Maverick launches content division

The PR shop's new hub uses an a la carte pricing model for small businesses.

Maverick PR has launched Maverick Content, a division that provides a range of content creation services to small- and medium-sized businesses that might not otherwise be able to afford established communications and creative agencies.

Maverick Content’s services range from video production, graphic design and written content to more B2B services like case studies, white papers and speech writing.

Several companies have launched content divisions in recent years, be they from the PR sector (like North Strategic’s Notch Video), creative agencies (like Zulu Alpha Kilo’s Zulubot or BBDO’s Flare and Richochet) or one of the global holding companies. But Julie Rusciolelli, president of Maverick, says what makes Maverick Content different is that rather than trying to attract big brands, it’s looking to work with the under-served, small businesses that still require creative communications.

“This is not about Bay Street, it’s about Main Street,” she says, pointing to other agencies creating content divisions to go after big, lucrative contracts and content. “That’s fine because we’re not. We’re looking to help the small businesses no one else wants to touch.”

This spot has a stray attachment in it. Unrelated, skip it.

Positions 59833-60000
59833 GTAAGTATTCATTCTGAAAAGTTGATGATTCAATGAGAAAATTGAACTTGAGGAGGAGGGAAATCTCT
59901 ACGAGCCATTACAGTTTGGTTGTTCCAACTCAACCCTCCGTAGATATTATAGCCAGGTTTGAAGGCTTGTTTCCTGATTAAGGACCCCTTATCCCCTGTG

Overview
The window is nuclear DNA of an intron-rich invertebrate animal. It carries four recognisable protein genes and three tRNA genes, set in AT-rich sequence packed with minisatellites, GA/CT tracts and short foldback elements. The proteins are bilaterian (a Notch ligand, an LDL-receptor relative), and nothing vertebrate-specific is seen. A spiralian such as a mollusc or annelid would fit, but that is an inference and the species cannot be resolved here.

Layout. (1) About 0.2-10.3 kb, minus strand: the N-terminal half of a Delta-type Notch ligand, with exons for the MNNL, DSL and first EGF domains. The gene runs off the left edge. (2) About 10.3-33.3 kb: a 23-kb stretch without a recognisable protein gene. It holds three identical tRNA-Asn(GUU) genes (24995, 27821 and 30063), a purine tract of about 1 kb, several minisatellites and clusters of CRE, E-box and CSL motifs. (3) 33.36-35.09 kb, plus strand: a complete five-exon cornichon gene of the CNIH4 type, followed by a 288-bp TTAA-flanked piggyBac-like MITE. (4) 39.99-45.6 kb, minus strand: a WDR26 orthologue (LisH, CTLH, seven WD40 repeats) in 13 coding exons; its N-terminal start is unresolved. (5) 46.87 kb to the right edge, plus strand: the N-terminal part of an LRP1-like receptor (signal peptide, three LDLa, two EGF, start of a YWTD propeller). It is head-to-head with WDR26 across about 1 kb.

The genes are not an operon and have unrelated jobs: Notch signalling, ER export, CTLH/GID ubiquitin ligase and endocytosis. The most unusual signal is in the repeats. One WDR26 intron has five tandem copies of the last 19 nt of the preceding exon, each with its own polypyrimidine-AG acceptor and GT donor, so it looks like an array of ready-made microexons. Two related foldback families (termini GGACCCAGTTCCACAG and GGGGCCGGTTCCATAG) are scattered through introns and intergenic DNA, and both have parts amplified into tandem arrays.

Rusciolelli says Maverick Content will be able to service these kinds of clients by moving away from a billable hours business model to an à la carte, project-based pricing model for its services, and offering quotes over email.

“The genesis of this was because we’ve had to turn down a lot of small businesses over the last two years,” Rusciolelli says, adding that many of Maverick Content’s services, like social media content planning, are ones that Maverick PR already offers, now available in a more affordable model. “We kept hanging up the phone on clients like small law firms or dental offices or small restaurant chains because they didn’t fit the classic PR client model. We want to help them without throwing exorbitant bills at them, because that’s often their barrier to entry to working with agencies.”

Maverick Content is currently working with two clients. While Rusciolelli hopes the division will grow enough that it can hire more dedicated staff and management, she says that, for the time being, it will be operated by existing Maverick staff, bringing on freelancers when needed.

“Maverick Content is the hub, where you go to get information and connect you to the right person for the job without ever having to talk to them,” she says. “That’s another problem small businesses have – they don’t know where to go for things like a designer to make a proper website. Just helping to make those connections is a valuable service, and without endless meetings small businesses don’t need to waste money on.”